In 2004, Manna Abraham from Chennai was looking for a job overseas. Based out of Chicago, she found one in Detroit and immediately decided to send across her CV.
It was only after she was hired that she realised it was a job at the circus (Barnum & Bailey Circus, one of America’s largest and longest-running circuses) and her new home was going to be a 60-car train! Manna was open to the new adventure in her life and hence said ‘Yes’ to the opportunity. Her work included teaching the kids of the acrobats, clowns, technicians, performers, and everyone who worked in the circus.
“I had no idea of what it would entail when I applied for the post of a ‘travelling teacher’. Little did I think it would be with a circus, perhaps the largest in the world,” recalls Manna.
As the only teacher on-board a train with nearly 300 crew members, she had a tough job on hand. Most of her students, aged 4-18, didn’t speak the language she used to teach in, which became one of her biggest challenges. She remembers, “I had to do everything that a teacher in any part of the world does, such as preparing lesson plans and looking through the work of the students.”
The deep sense of teaching was instilled in her by her father. He gifted her an atlas on her eighth birthday, and the two would spend hours studying it. With him, she also learned many unconventional ways of teaching like hands-on approaches. And so, in the circus, rather than following only the syllabus, she’d teach her students life skills that would help them in the future. This included workings of the train, spending time with the crew, learning about wiring, plumbing, etc.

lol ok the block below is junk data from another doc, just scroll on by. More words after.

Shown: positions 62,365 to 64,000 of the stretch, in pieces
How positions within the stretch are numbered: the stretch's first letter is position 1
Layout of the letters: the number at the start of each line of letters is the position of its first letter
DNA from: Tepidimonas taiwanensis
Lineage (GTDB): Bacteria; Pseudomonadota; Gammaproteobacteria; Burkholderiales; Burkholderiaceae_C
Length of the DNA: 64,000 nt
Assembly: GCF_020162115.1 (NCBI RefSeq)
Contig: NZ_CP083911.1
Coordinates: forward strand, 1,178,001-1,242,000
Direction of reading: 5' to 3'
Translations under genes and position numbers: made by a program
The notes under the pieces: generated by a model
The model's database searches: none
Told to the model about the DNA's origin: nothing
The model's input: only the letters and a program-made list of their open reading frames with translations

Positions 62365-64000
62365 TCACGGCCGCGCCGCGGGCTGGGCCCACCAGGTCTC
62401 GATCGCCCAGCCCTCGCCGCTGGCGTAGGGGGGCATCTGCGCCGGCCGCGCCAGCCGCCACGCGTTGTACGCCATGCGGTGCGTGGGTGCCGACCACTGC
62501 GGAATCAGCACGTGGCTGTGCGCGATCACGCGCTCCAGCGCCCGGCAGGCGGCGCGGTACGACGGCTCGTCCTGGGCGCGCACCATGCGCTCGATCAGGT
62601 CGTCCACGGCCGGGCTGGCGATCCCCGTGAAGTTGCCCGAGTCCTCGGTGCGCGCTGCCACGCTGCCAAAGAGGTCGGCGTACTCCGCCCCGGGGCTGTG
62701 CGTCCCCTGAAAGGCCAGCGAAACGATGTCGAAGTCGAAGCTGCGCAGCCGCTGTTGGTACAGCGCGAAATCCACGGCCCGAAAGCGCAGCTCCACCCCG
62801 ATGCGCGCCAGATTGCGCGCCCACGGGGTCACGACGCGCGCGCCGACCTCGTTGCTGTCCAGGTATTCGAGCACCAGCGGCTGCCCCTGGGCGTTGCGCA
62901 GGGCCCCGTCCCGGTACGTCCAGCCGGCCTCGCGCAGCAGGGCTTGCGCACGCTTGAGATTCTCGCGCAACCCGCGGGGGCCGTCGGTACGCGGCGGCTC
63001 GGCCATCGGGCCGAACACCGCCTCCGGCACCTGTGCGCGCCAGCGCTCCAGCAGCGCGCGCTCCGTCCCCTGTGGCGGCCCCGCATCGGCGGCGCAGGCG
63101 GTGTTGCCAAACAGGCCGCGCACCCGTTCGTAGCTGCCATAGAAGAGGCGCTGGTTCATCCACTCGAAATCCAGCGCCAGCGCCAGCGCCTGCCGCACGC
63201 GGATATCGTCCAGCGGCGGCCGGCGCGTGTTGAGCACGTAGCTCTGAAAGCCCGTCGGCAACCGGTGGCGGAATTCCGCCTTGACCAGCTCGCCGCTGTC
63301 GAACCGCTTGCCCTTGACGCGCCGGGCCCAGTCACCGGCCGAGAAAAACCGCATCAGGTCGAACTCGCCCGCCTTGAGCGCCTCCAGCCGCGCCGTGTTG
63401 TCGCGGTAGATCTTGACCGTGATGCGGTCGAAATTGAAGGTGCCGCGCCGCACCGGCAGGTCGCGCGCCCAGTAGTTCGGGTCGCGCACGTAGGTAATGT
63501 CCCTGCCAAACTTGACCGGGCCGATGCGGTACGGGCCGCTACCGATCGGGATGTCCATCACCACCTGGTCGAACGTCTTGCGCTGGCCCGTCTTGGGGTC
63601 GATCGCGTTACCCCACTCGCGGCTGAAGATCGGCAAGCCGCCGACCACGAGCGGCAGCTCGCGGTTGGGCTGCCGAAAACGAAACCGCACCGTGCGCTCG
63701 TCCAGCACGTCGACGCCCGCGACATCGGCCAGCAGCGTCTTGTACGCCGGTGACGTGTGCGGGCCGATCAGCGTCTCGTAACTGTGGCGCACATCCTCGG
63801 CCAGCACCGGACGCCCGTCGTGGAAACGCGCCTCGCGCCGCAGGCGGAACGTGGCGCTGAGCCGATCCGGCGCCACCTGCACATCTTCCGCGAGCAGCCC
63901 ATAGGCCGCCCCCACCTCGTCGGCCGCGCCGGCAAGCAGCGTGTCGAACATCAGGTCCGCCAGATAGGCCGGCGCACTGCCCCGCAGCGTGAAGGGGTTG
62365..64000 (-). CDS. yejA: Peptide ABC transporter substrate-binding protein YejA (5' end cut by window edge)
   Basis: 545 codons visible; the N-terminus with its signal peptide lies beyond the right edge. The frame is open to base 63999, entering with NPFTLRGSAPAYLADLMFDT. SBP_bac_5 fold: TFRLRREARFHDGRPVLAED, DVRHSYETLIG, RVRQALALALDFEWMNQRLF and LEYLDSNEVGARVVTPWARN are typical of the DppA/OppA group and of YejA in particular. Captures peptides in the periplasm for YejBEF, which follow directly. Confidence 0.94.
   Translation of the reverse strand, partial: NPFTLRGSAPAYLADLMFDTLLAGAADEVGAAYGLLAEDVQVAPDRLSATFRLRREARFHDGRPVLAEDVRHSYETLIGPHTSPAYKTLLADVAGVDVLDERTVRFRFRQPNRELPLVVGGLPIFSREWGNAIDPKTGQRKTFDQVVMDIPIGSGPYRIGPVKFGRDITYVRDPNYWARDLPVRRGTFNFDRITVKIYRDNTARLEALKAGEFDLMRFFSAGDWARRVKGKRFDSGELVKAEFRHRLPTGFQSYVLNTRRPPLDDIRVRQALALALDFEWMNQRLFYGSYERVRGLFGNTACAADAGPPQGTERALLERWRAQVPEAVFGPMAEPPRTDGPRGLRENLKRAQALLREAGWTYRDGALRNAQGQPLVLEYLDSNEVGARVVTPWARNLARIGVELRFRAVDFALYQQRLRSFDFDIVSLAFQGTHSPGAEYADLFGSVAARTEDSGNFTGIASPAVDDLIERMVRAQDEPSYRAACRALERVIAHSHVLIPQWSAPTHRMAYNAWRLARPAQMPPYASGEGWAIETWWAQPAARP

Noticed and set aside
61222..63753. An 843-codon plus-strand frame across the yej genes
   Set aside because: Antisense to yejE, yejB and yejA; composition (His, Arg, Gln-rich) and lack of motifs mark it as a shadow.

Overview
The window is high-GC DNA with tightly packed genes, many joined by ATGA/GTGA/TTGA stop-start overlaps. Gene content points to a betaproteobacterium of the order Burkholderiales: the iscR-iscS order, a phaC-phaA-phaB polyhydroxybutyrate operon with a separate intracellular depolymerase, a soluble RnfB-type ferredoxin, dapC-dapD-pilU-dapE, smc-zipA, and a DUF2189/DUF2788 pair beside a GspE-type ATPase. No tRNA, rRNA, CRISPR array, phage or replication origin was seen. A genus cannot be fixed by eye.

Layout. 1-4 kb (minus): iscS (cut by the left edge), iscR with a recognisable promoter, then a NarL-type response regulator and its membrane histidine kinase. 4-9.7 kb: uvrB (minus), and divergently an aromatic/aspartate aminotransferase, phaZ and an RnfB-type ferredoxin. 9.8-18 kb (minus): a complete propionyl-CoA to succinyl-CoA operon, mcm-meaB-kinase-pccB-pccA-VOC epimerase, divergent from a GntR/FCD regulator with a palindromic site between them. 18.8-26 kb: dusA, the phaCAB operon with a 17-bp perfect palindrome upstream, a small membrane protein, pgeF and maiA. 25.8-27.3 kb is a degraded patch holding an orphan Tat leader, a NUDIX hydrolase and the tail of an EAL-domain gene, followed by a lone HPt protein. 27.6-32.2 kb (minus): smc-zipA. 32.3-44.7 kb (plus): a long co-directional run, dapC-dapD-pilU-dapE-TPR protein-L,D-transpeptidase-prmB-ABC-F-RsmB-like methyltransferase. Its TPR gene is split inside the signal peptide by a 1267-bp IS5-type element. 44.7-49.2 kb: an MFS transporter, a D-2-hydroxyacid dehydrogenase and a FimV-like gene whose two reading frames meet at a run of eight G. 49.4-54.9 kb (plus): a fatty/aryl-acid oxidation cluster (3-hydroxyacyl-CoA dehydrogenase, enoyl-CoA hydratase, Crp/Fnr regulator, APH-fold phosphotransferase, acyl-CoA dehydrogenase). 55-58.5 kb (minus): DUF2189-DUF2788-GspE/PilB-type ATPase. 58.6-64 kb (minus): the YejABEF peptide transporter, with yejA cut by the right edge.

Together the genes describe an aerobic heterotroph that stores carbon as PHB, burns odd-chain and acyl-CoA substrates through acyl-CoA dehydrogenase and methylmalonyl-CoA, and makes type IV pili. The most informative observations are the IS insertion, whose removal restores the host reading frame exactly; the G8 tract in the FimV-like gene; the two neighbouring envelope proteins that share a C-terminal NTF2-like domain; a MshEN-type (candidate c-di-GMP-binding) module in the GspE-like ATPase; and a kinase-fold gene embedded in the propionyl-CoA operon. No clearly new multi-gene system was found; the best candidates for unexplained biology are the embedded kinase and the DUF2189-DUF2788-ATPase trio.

Manna and her work became so famous that she became the unofficial ambassador of India among the show natives. She would talk about the country’s culture and food and even give them a 'taste' of it.
About this unusual job, Manna says, “There were other jobs out there that would have paid the bills, but they did nothing for my soul.”